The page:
I have a Nexus 6p, and I unlocked it's bootloader. There is a message saying that my phone can't be checked for corruption since the bootloader is unlocked. I am a little confused because when I flashed Paranoid Android, the first time it booted into it, the message said that it was corrupt (so far I don't see anything wrong).

How does it know that my phone is corrupt if it can't check for corruption?


It has to do with dm-verity. Taken from XDA Developers here:

The problem (it’s a problem if you like root and modifying devices) stems from something I pointed out a long time back, when it first hit AOSP – the introduction of dm-verity to Android. Verity is a security feature, originally found in ChromeOS, designed to provide assured and trustworthy computing devices, preventing malicious software from modifying a device. Back in Android 4.4, Google announced verity for Android, and then all remained quiet. While there has been some research into using verity, for the most part, things have been quiet. Until now, that is.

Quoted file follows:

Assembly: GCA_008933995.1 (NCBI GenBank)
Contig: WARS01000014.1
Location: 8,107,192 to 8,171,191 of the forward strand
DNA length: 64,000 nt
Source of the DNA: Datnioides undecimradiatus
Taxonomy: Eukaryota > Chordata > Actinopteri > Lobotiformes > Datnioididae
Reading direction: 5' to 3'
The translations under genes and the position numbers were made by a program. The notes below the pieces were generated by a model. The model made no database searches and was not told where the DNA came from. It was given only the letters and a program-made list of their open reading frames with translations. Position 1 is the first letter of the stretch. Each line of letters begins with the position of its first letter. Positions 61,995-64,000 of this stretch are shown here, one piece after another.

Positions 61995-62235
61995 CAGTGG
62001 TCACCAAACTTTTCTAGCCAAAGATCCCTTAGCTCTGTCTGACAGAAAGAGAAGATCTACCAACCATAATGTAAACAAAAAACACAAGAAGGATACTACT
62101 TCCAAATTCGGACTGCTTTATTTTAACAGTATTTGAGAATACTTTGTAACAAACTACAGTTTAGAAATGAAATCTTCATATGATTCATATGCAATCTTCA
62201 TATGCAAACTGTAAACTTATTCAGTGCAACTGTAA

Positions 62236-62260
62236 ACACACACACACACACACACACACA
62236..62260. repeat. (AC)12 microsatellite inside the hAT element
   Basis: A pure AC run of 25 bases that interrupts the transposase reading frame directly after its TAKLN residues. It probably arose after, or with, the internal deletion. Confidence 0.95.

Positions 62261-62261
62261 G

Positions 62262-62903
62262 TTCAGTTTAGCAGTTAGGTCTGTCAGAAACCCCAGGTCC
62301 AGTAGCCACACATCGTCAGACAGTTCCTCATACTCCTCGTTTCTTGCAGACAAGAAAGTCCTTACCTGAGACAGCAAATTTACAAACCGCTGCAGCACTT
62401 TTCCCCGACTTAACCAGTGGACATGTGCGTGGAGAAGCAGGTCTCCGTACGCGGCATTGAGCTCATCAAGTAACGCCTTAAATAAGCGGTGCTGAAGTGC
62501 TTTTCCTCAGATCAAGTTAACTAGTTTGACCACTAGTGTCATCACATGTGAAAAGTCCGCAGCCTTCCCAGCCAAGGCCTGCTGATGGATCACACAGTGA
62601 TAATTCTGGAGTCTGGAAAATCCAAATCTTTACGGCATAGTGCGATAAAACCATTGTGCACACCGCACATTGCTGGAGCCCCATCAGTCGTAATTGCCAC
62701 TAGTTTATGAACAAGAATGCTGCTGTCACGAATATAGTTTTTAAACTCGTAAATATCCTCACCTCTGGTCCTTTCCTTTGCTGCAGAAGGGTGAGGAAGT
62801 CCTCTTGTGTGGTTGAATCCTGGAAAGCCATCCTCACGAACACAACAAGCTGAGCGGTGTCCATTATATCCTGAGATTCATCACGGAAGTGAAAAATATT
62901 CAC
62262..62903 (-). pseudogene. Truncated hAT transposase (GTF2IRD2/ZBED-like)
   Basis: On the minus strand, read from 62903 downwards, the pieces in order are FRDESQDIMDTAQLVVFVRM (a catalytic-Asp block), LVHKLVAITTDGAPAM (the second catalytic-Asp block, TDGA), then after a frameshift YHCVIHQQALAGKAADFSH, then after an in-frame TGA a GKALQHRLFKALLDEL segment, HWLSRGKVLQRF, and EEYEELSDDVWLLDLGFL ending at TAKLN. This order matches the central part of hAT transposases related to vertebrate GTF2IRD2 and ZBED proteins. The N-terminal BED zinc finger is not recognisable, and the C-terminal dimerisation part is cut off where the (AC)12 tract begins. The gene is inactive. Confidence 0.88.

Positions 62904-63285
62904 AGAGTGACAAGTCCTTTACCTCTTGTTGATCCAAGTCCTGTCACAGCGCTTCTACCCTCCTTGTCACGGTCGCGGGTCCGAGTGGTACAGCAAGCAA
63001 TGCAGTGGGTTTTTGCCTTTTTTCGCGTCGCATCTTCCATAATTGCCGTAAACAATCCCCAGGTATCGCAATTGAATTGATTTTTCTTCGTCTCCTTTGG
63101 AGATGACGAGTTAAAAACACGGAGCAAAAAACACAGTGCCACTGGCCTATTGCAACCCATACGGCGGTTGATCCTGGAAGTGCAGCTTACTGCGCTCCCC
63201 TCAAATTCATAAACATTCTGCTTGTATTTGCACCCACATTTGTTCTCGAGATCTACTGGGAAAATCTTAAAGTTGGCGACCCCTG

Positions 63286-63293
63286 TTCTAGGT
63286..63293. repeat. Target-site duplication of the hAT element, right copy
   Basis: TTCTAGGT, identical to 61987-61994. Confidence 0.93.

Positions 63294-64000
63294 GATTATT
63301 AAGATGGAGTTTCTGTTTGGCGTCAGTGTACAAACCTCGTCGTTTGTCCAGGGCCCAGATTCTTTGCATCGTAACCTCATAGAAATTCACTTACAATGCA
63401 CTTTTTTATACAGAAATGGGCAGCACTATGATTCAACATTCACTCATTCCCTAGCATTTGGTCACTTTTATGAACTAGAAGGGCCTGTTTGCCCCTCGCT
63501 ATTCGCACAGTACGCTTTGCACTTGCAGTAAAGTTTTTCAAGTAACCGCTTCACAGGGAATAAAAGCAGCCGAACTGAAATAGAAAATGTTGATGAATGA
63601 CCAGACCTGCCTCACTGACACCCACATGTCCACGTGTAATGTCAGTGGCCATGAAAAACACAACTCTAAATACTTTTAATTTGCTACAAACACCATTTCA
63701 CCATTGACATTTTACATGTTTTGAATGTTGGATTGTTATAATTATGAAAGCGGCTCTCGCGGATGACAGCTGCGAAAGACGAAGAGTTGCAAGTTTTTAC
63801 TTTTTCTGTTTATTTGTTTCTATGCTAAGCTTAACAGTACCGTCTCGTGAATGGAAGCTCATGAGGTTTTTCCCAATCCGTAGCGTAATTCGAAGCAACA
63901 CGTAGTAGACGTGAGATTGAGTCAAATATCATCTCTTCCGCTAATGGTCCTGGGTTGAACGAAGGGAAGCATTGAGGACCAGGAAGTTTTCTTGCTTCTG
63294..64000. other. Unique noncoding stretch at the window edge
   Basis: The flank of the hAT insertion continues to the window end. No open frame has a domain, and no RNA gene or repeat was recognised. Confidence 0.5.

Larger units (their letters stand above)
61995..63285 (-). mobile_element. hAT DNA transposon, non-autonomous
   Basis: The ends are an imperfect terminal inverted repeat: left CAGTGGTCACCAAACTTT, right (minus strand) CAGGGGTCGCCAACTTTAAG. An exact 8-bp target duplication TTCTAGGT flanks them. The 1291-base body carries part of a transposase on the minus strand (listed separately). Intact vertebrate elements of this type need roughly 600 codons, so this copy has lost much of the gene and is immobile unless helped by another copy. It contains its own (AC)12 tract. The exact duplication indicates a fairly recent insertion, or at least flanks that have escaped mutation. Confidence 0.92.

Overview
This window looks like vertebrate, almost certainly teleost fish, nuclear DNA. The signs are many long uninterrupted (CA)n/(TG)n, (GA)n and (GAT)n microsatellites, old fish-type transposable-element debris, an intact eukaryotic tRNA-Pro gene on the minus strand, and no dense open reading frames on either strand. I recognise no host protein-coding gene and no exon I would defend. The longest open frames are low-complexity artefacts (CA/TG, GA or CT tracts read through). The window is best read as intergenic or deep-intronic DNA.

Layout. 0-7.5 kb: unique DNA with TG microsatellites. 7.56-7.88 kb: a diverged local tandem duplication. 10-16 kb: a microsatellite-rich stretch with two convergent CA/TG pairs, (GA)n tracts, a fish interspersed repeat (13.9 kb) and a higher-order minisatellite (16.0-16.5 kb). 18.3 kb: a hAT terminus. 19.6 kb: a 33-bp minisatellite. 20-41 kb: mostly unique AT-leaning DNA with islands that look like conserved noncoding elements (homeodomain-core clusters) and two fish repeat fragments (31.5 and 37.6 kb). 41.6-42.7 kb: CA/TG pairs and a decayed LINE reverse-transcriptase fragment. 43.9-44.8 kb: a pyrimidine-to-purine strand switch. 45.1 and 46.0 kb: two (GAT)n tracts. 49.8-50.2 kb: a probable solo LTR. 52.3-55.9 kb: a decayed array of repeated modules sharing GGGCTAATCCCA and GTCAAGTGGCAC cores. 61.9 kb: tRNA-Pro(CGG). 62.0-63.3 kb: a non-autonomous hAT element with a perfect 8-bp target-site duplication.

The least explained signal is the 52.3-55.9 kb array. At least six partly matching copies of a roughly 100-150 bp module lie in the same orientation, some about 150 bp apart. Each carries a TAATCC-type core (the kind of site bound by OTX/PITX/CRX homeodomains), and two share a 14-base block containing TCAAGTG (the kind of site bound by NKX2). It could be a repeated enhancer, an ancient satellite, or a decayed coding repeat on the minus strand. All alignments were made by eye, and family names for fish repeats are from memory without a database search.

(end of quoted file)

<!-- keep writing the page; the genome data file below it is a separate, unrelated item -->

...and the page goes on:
With Android 6.0, Google has begun to up their game on device security. One of the fundamental requirements for this is to prevent the software on a device from being modified without a user’s knowledge – while many here at XDA take root for granted, imagine a user’s device being rooted without their knowledge or consent, and root access being used to steal their data. For this reason, Google has started to implement verification of the system partition on some devices.

To answer your question of "How does it know..."...any changes to the system partition at boot (or when accessed) could cause one of three warning/error messages.

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